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ARCHIVE: INSIDE OUTLOOK



America’s Lost Decade?

Glen Hodgson, Senior Vice-President and Chief Economist, Forecasting and Analysis
June 27, 2011

In a recent article that appeared in The Washington Post and the Financial Times, former U.S. Treasury Secretary and Harvard University president Larry Summers speculated that the U.S. is in the midst of a “lost decade.” If accurate, what can be done to restore sustainable U.S. economic growth and job creation? And why is this important for Canada?

The U.S. economic performance is not entirely dismal, but it isn’t rosy. After the 2008 financial crisis and resulting recession, economic growth returned in mid-2009. The U.S. economy has since avoided a double-dip recession, although extraordinary monetary and fiscal stimulus gets most of the credit. Private sector job creation remains muted, and unemployment still exceeds 8 per cent. The housing market—a bellwether for the economy—is still in the dumps, due to ongoing foreclosures and weak consumer confidence. Annual housing starts are stuck at about 600,000, less than half the “normal” level. The Conference Board of Canada has downgraded its 2011 U.S. forecast. And although the U.S. economic outlook for the next few years is fairly solid, the risks to the medium-term forecast are much higher than normal.

The housing market—a bellwether for the economy—is still in the dumps.

If history provides any lesson, this subpar performance shouldn’t be a surprise. One of the most acclaimed recent economics books is This Time is Different: Eight Centuries of Financial Folly, by Carmen Reinhart and Kenneth Rogoff. It provides a detailed quantitative history and analysis of more than 200 financial crises globally since capitalism emerged in the mid-1700s. A key conclusion is once a financial crisis hits, it can take 5 to 10 years, or more before economic conditions return to “normal.”

Growth in gross domestic product can be restored fairly quickly after a financial crisis. But the economy often falls short of functioning at full capacity because consumer demand is weak due to fragile investor and consumer confidence. As the economy slowly rebalances, housing prices, financial market stability and credit conditions, job creation and related unemployment, and fiscal deficits can underperform for years.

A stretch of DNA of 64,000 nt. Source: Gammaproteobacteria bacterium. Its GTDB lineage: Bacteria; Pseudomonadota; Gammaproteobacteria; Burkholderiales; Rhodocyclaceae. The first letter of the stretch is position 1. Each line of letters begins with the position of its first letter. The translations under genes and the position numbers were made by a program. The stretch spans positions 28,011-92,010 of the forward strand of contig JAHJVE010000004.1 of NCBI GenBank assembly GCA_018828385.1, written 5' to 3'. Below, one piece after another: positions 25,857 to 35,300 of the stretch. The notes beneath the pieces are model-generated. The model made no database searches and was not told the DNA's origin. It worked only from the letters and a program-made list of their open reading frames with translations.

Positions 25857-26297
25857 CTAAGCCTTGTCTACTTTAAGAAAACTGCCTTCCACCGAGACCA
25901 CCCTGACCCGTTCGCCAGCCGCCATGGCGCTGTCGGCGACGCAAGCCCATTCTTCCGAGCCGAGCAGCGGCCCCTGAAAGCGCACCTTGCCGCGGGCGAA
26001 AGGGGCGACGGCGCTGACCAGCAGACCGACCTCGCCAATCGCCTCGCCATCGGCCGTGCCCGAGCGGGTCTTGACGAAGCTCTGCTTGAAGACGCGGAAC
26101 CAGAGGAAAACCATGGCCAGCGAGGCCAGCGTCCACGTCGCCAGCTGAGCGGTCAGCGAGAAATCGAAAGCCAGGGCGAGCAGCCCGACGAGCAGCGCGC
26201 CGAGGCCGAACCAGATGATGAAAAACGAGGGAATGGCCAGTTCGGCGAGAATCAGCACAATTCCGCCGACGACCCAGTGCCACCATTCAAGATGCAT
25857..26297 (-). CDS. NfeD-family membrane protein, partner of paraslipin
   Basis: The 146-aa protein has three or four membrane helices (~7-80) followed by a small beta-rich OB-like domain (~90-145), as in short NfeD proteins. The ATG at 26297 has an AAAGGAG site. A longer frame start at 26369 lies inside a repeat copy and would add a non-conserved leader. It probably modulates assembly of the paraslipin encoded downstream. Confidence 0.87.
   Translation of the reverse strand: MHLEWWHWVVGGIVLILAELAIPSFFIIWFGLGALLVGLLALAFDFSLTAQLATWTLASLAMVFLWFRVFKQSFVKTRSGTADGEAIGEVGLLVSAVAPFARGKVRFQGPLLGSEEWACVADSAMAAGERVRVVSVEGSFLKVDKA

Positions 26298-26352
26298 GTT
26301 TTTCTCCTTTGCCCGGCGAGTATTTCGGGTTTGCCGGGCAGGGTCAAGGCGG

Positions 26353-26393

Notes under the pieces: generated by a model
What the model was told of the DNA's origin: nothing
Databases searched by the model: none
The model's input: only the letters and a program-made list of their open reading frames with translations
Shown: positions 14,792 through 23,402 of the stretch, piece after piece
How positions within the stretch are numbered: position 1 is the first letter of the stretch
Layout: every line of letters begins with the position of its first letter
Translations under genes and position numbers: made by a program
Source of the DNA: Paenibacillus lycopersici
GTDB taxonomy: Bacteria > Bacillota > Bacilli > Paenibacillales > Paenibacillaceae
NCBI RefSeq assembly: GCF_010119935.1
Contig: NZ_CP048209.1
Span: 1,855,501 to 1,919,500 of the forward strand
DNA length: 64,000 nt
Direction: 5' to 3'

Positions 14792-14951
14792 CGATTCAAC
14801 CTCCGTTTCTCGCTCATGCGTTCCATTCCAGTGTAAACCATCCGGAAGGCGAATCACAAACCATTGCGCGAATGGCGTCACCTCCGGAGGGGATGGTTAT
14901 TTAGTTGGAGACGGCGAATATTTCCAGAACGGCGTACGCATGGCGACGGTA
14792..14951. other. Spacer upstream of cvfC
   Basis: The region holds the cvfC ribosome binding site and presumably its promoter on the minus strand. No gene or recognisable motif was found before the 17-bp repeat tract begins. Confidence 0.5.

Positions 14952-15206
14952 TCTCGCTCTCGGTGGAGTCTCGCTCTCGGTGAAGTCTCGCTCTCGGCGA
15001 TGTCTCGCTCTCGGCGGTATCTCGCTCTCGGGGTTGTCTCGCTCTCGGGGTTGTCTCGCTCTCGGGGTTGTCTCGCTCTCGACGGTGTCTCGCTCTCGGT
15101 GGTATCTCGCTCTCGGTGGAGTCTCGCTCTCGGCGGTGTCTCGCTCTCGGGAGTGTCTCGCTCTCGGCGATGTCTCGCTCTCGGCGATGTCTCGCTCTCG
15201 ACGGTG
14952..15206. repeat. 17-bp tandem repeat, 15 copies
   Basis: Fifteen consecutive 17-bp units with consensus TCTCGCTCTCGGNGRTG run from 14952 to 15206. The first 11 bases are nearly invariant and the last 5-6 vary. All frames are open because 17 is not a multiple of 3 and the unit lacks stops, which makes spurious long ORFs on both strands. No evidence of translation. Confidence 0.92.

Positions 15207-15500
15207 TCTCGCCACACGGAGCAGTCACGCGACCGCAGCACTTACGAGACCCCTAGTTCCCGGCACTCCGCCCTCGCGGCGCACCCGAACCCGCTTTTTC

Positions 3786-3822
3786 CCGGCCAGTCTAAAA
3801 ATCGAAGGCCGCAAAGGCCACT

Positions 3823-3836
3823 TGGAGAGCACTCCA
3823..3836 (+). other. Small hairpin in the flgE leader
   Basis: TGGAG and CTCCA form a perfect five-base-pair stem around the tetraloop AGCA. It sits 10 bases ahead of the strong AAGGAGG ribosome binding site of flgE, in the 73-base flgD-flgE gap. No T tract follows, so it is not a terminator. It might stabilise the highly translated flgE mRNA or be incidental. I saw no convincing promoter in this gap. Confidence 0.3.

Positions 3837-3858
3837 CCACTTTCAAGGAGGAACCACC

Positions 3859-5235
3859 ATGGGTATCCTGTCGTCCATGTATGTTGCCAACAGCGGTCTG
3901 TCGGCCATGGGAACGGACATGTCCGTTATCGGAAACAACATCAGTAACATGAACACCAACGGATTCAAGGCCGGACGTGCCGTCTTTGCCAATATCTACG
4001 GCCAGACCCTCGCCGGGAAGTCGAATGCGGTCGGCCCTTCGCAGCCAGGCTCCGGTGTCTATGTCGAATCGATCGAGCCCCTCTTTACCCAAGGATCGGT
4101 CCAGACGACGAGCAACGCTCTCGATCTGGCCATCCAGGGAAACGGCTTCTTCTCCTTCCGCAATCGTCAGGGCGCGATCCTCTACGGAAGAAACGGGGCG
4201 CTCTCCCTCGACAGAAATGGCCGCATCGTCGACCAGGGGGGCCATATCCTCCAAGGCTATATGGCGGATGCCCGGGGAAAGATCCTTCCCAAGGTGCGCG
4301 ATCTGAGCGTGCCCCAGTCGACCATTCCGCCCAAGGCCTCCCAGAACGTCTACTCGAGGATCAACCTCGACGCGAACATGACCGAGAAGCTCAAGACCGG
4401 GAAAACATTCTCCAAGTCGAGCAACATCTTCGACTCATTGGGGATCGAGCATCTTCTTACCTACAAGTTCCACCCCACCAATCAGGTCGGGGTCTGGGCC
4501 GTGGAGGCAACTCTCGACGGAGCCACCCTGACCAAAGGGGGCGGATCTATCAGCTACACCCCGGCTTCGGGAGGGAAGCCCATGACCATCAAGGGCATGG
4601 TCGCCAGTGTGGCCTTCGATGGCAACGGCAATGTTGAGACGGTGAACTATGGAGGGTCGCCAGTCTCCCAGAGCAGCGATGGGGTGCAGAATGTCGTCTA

That sounds a lot like the story unfolding for the U.S. today. It also sounds like the continuing story in Japan, two decades after its property bubble collapsed—and long before the tsunami of March 2011.

The financial system risks becoming hooked on low interest rates and easy money.

Can anything be done to accelerate the U.S. healing process? Larry Summers advised implementing measures to boost growth in domestic demand and placing less weight on measures to improve the supply or market conditions of the economy. In concrete terms, boosting domestic demand means a continuation of many of the policies already in place: that is, exceptional doses of monetary and fiscal stimulus.

But those measures come at a price. The level of U.S. public debt is rising quickly (the annual deficit exceeds US$1.3 trillion), and the financial system risks becoming hooked on low interest rates and easy money. Unpleasant as it sounds, the U.S. may just have to suffer through the adjustment period as it continues to adapt to the bursting of the property and financial bubble. Slower U.S. growth will mean sustained pressure on its fiscal accounts. It could also lead to a moderation of public expectations of America’s economic and social aspirations and its political and military leadership globally.

For Canada, this adds up to a chronically strong Canadian dollar, weaker exports to the U.S., and businesses having to innovate and adapt to stay competitive.

Glen Hodgson
Glen Hodgson
Senior Vice-President
and Chief Economist,
Forecasting and Analysis

Related Publications
U.S. Outlook: Spring 2011
World Outlook: Spring 2011